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Medical Entomology and Zoology
Vol. 63 (2012) No. 3 p. 223-230

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http://doi.org/10.7601/mez.63.223

Original Articles

The seasonal prevalence of Aedes albopictus (Skuse) and the temporal and spatial variation of biting density were studied in an urban park in Tokyo, Japan. Human landing collections were conducted monthly at 16 collection sites in Rinshino-mori Park from May/June to November during 2003 to 2005. Biting females appeared in May/June and the density peaked in July/August and decreased rapidly thereafter. The peak density was 12.5, 8.6 and 15.6/5 min in 2003, 2004 and 2005, respectively. There was a significant within-park variation in biting density among the 16 collection sites, ranging between 0.6 and 13.8/5 min. During June to October/November 2005 and 2006 cohorts of biting females were collected from the field, reared with a 3% sugar solution and their residual longevities were examined under laboratory conditions. Significant differences in mean residual longevity were found among cohorts collected from Rinshino-mori Park in different months in 2005. Significant differences were also found in mean residual longevity between cohorts collected from Rinshino-mori Park and an additional study park, Yacho Park, in 2006. Aedes albopictus-related risk for transmission of mosquito-borne virus in urban parks was discussed based on the product of mean biting density and mean residual longevity of biting females.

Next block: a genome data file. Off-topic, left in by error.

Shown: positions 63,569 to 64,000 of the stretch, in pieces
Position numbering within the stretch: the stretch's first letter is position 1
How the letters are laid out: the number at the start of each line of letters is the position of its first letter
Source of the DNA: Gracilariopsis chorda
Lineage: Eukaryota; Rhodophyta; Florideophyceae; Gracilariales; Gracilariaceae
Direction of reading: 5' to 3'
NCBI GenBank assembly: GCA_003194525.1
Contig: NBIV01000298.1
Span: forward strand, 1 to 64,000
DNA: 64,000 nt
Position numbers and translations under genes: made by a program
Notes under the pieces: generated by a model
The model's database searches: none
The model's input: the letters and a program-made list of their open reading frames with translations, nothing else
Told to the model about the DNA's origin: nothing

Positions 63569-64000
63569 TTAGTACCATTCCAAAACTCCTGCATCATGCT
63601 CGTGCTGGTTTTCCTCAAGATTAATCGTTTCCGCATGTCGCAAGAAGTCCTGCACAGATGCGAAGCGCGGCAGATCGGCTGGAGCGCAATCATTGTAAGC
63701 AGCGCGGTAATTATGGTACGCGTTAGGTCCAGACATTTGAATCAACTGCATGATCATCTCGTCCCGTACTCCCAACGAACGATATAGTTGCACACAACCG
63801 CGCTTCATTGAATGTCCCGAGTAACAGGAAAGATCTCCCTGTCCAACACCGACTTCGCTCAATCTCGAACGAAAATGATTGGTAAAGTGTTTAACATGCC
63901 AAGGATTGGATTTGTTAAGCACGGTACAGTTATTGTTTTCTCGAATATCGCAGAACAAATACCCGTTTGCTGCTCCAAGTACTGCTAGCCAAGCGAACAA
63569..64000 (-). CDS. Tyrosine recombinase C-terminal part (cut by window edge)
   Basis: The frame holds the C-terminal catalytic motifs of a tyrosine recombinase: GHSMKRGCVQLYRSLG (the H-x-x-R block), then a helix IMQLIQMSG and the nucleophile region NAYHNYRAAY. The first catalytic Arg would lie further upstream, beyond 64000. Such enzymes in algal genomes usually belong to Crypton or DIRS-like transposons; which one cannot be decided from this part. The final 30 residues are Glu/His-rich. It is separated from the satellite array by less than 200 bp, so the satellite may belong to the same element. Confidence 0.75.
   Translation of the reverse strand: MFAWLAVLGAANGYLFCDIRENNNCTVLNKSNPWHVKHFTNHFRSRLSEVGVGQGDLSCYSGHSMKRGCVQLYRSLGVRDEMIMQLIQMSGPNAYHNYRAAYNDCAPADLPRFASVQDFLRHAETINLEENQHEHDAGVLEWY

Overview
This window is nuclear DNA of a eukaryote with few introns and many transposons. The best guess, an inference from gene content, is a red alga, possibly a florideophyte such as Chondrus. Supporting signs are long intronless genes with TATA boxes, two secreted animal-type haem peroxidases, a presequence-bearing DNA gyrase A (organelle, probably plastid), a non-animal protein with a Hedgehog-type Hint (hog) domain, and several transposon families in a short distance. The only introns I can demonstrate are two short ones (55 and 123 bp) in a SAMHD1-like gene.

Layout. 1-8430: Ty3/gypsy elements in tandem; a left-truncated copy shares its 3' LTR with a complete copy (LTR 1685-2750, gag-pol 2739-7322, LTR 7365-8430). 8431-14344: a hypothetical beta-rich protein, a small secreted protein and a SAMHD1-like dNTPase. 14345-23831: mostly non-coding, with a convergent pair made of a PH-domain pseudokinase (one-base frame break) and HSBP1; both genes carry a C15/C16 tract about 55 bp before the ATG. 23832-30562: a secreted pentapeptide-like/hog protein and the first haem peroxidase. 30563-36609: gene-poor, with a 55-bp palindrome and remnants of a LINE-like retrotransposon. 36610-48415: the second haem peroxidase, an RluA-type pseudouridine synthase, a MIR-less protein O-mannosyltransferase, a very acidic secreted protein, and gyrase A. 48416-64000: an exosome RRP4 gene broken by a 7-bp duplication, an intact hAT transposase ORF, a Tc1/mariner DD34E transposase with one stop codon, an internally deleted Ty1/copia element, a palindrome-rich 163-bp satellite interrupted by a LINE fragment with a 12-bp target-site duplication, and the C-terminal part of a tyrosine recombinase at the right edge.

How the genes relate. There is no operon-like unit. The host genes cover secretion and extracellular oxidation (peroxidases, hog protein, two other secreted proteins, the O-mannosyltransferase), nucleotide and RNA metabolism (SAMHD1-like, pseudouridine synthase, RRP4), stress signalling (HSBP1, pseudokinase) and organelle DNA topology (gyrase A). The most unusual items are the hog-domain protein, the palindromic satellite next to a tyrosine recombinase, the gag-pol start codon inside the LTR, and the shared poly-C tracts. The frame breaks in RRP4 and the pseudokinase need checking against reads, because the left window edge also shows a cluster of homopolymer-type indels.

Copyright © 2012 The Japan Society of Medical Entomology and Zoology

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